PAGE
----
Pema Rinchen, who writes under pen name "Stinger", was arrested by the Public Security Bureau in Dragko in Karze in eastern Tibet on 5 July. He was then severely beaten and admitted in a local hospital the next day, according to reports.
The hospital ward was full of armed police officials, who denied Rinchen's mother and family members to meet him. The current whereabouts of Rinchen is not known.
In his book "Look", Rinchen strongly condemns the policies of the Chinese Communist Party on Tibet with particular reference to the brutal crackdown on the peaceful protests by Tibetans in 2008 and the mishandling of the aftermath of the devastating earthquake in Kyegudo in 2010. The book contains the author's interviews with many Tibetans who participated in the peaceful protests that shook Tibet in 2008.
But the Public Security Bureau arrested Rinchen under the pretext of "inciting ethnic hatred".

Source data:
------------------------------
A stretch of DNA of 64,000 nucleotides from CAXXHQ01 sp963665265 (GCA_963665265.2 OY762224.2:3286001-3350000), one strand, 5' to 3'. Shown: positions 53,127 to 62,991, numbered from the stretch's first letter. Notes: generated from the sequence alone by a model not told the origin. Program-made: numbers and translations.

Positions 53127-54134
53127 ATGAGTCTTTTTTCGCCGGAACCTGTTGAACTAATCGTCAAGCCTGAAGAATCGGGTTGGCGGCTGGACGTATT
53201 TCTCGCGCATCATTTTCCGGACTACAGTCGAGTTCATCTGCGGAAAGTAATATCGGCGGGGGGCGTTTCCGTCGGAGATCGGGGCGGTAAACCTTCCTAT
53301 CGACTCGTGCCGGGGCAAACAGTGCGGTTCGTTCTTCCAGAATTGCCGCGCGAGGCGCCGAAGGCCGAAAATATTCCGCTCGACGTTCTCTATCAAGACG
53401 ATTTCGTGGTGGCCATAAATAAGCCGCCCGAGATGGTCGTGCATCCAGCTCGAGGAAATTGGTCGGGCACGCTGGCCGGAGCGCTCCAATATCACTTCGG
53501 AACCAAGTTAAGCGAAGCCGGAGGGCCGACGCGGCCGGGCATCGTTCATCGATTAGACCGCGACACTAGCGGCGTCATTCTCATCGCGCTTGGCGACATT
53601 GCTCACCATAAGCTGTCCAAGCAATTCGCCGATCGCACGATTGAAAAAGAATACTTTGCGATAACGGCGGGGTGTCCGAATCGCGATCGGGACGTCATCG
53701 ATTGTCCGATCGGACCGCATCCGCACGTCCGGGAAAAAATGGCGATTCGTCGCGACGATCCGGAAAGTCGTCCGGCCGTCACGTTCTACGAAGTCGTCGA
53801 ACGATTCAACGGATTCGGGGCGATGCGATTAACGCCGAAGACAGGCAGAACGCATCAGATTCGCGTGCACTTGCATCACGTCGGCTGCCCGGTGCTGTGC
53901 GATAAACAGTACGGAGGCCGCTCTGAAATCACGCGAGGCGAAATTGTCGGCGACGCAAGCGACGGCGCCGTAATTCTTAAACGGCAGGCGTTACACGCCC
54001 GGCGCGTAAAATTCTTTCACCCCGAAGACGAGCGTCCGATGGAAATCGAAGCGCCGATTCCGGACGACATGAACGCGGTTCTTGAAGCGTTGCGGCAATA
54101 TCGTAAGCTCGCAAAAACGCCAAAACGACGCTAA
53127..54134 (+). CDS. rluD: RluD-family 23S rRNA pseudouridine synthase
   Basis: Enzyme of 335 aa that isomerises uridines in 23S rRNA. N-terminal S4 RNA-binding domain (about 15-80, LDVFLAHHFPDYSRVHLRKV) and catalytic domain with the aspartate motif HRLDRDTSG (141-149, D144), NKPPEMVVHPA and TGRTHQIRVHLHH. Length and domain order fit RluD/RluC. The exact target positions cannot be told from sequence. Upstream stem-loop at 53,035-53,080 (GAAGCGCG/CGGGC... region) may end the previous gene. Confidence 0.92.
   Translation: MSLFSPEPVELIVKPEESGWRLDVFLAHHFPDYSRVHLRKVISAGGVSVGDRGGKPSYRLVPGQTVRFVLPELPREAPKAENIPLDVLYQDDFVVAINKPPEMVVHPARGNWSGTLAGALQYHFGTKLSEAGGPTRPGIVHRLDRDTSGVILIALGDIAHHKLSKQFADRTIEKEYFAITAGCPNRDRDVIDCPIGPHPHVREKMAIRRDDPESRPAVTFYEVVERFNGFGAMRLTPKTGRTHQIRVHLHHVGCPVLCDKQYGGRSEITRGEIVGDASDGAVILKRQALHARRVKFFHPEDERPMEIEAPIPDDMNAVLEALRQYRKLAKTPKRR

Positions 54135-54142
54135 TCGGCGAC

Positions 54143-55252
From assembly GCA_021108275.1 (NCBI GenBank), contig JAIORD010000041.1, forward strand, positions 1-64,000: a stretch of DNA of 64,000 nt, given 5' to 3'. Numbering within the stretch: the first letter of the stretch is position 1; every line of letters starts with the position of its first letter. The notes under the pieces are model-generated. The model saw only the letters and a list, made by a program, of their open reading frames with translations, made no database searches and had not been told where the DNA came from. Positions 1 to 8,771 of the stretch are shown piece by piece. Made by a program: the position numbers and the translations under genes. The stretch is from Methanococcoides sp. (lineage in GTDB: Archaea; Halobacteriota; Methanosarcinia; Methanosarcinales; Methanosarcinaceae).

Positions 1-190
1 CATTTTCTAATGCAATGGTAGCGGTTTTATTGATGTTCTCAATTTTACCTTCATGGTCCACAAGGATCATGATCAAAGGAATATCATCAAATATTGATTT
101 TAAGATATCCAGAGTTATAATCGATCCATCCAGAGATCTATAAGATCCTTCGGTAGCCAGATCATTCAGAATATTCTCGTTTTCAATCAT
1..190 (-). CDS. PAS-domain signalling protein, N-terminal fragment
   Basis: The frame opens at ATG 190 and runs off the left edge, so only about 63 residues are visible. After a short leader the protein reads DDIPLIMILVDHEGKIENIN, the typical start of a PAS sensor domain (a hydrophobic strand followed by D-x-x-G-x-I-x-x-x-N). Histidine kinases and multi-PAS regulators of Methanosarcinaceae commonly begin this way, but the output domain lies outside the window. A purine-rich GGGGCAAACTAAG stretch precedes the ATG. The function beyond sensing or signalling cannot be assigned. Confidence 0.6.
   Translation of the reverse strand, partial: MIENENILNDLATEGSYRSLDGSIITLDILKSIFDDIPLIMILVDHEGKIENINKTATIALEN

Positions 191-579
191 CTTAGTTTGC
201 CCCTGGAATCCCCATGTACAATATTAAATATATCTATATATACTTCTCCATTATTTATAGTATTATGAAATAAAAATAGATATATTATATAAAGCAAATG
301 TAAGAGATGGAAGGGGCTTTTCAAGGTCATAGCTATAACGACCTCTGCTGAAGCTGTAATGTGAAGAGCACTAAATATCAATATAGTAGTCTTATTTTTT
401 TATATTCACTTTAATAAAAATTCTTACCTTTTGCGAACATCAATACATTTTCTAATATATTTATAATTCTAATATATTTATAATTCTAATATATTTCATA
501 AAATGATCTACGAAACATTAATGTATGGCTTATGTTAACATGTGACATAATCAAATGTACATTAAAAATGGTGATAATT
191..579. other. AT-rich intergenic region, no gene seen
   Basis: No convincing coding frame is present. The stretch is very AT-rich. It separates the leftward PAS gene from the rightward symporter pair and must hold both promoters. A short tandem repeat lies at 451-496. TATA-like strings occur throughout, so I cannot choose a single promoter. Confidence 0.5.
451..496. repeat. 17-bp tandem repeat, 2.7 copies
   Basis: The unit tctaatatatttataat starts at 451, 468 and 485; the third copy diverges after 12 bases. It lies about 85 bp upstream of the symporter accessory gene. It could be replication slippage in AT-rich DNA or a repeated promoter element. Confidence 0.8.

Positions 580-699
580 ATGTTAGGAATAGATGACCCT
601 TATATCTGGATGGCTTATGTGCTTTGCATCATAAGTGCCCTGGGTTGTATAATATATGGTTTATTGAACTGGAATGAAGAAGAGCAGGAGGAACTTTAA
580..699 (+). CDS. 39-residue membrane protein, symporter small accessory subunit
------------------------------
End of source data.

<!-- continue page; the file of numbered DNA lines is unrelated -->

In an excerpt from the book posted on a blog, Rinchen expressed in verses his deep anguish over the "Chinese Communists' invasion of Tibet, laws imposing the cruelty of hell on Tibetans, plundering Tibet's natural resources and inflicting deep wound on the pristine land of Tibet."
He further laments over the "unbearable sufferings of Tibetans living inside Tibet due to the past that smack of blood, the deplorable and tragic present and a future which is terrifying."
"If the power of god exists, it is time to salvage Tibetans from their sufferings, the Tibetan people's destiny may change for better if there is any power in hope and truth. But those talk of freedom and democracy do not put their words into action, they will remain empty of any essence whatsoever," he further laments.
Around 2,000 copies of the book are in circulation in Tibet today.
In last month, Tashi Rabten, another respected Tibetan writer and author of the banned literary work, "Written in Blood" (penname - Theurang) has been sentenced to a 4-year prison term by a Chinese court. The Ngaba Intermediate People's Court on June 2, passed the sentence in a trial closed to Tashi Rabten's family and friends. According to reliable sources inside Tibet, the court found Tashi Rabten, editor of banned literary magazine "Shar Dungri" (Eastern Conchshell Mountain) guilty on charges of "inciting activities to split the nation".